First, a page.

Nam Khao (Lao Crispy Rice Salad)

Nam Khao is one of the most loved Lao dishes. I mean, why wouldn’t it be? It has a top-notch texture. And, it is full of so much aromatic flavor. It is one of my favorite foods to make and share with others.


What is Nam Khao and What Makes it So Fantastic?  

When I introduce people to Lao food, Nam Khao is always one of the first dishes I show them. It is always a hit. Everyone’s reaching for their next bite before finishing their first.

What makes Nam Khao so delicious? Well, to start, there are many versions of this dish. That’s because this dish has transformed from its original recipe.

Nam Khao originated in a small village called Thadeua in Laos. Oftentimes, Nam Khao is referred to as Nam Thadeua, in honor of its origins.

Traditionally, Nam Khao is a mixture of crispy deep-fried rice with soured pork, dried coconut, red curry, and fresh herbs. This creates a dish with bright and bold flavors like you’ve never tasted before. 

I love using Lao Thai Nam’s pork nam sticks or pork sausage. It gives this dish more depth along with authentic Lao flavor.

Also (when I have time,) I like to make a version that uses extra small rice balls. This lends an extra crispy layer, adding a perfect bite to this dish. I also fry up fresh bird’s eye chili to make a delicious and spicy garnish.

You will most likely find Nam Khao at many Lao celebrations. I love eating it with lettuce wraps. Typically, I will go the extra mile and add some extra pork nam on top. 


Frequently Asked Questions About Nam Khao

What curry paste should you use? 

I go with pre-made red curry paste. It saves time and is available in Southeast Asian markets. If you are adventurous and have the time, making your own curry paste is great too. Red curry paste requires chilies, lemongrass, galangal, cilantro roots, makrut lime leaves, shallots, garlic, and shrimp paste.  

What type of lime leaves do I use?  

The lime leaves you use must be from the makrut lime tree. They are super fragrant. Other lime leaves do not have the same flavor at all. In Southeast Asian cooking, we use the lime typically for cooking and the makrut lime itself to make cleaning supplies.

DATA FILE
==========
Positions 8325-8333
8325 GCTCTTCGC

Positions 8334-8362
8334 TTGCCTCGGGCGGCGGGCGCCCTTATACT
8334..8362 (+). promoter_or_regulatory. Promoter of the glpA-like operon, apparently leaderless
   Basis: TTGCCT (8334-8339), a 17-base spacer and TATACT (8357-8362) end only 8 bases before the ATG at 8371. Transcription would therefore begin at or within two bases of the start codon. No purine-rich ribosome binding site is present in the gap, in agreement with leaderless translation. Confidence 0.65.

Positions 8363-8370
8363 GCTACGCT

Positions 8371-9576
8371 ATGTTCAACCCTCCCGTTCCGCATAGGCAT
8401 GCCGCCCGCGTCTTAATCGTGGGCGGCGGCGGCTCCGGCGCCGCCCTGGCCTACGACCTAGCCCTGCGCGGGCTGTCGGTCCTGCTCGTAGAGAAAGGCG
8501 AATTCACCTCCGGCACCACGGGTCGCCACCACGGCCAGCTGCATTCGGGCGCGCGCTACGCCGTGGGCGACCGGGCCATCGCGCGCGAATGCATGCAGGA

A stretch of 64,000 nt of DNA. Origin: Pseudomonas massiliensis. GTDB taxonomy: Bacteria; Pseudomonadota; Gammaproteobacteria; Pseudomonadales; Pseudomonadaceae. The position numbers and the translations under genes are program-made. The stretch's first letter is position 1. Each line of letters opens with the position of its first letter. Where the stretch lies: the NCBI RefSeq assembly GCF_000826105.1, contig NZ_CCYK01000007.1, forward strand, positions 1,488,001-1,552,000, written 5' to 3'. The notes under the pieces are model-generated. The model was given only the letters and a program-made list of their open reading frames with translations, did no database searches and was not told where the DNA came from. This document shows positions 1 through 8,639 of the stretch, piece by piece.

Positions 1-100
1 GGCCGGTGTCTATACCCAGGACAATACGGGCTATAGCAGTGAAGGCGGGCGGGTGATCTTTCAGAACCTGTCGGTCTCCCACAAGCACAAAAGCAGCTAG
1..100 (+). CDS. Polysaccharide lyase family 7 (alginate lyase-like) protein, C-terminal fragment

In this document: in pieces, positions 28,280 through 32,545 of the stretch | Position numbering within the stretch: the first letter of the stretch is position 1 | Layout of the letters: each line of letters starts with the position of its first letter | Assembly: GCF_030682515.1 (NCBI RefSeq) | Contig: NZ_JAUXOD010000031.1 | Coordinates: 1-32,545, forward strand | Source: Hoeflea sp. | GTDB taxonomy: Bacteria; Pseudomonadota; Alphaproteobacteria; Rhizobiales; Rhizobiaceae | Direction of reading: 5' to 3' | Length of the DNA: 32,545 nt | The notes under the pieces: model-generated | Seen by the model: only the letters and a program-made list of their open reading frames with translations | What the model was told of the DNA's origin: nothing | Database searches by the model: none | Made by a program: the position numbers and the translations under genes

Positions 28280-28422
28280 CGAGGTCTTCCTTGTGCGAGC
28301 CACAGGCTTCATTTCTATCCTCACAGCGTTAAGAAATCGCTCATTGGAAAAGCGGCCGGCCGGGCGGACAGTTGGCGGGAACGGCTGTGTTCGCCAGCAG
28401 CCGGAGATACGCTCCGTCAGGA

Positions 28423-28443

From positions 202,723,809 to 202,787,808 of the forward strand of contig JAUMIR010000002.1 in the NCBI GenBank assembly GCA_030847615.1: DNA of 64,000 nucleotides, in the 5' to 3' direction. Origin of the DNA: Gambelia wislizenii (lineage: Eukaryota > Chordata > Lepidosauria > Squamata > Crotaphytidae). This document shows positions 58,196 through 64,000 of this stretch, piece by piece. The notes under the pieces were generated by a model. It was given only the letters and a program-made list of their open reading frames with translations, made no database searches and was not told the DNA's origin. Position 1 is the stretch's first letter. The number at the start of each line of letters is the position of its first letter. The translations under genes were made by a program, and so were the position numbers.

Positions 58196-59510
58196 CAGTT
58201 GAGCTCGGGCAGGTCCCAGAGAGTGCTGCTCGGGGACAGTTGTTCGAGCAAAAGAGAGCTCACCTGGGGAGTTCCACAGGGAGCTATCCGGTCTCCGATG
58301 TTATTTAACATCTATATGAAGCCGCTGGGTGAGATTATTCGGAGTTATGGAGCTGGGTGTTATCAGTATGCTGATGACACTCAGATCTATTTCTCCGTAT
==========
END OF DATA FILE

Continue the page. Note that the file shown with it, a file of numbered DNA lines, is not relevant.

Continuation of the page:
What type of shredded coconut should I use? 

I always recommend using dried coconut. Wet coconut will make your dish mushy!

What Lao Thai Nam product should I use? 

Any of Lao Thai Nam’s pork nam works perfectly in this dish. This pork is technically fermented so you can eat it raw. You can also cook it if you want to be extra safe.

Nam Khao (Lao Crispy Rice Salad) Recipe

Cook time: 30 minutes
Serves 3-4 



2 cups 

Jasmine rice uncooked 

2-½ cups




3 tablespoons

Red curry paste 

1 cup

Dried coconut shreds

2 tablespoons

Makrut lime leaves

1 pinch 


1 pinch 


2 tablespoons

Fish sauce

1 whole

Lime juice

1 cup

Cured pork, Lao Thai Nam 

1 cup 

pork skin

1 cup

Cilantro, diced

1 cup

Green onion, diced

⅓ cup 

Roasted peanuts, lightly crushed 


Fried bird eye chili, lettuce, cucumber 



Step 1: First, make your rice. Rinse the rice 3 times and drain it well. Then, add it to a soup pot. Pour over the water. Bring everything to a boil then cover and reduce to low for 15 minutes. I prefer this rice cooking method as it gives you more quality control.

Step 2: Put the cooked rice on a tray and allow it to cool for 40 minutes until the rice reaches room temperature. 

Step 3: Rinse the cooked pork skin then drain. Make sure to cut the strands of pork in about 2-3 inch sizes. Then, place aside.

Step 4: In a small bowl, whisk the egg. Add in the red curry paste.  You will have to smash the curry into the egg or else it will become lumpy. Make sure the curry paste is evenly incorporated.

Step 5: Add the cooled rice to a large bowl, along with the curry egg mixture.  Add dried coconut, lime leaves, salt, and msg. Make sure to mix everything evenly to avoid clumps.

Step 6: Lightly oil your hands. Then, form ⅛ cup size balls with the mixture. Making the balls smaller will give you extra crunchy bits in the final dish.  

Step 7: Heat cooking oil to 350F. Put about 3-4 balls in at the oil time. You want to make sure you don’t over-pack the fryer or else it will not fry evenly. Fry the balls for 6-8 minutes.

Step 8: Place the fried rice balls in a large bowl to cool. Once you can touch them with your hands, go ahead and crumble them. Make the crumbles different sizes.

Step 9: Time to season! Add the fish sauce and lime juice. Mix everything well. If the dish isn’t salty enough, add regular salt instead of liquid. This will take away from the crunchiness of the dish.

Step 10: Mix in pork, pork skin, cilantro, green onion, and roasted peanuts. Make sure the pork and herbs are cut into small pieces before adding. 

Step 11: Garnish with freshly fried birds eye chili, if you enjoy a little heat! 

This is one of my favorite recipes of all time. I hope you enjoy making it as much as I do! 


Recipe by Saeng Douangdara

Saeng Douangdara is an acclaimed Los Angeles-based cooking instructor and personal chef. He was born in a refugee camp after his parents fled Laos. He is one of the leading forces in elevating Lao cuisine. Douangdara is passionate about food education. Through his online work, he explores Lao food through his Youtube channel “Saeng’s Kitchen” and most recently his show with Delish called “Smelly Good.”  His philosophy around cooking is to make it approachable, educational, and fun! His goal is to use food as a catalyst to teach people about the history and culture of Laos.  

Find him on all social media accounts @saengdouangdara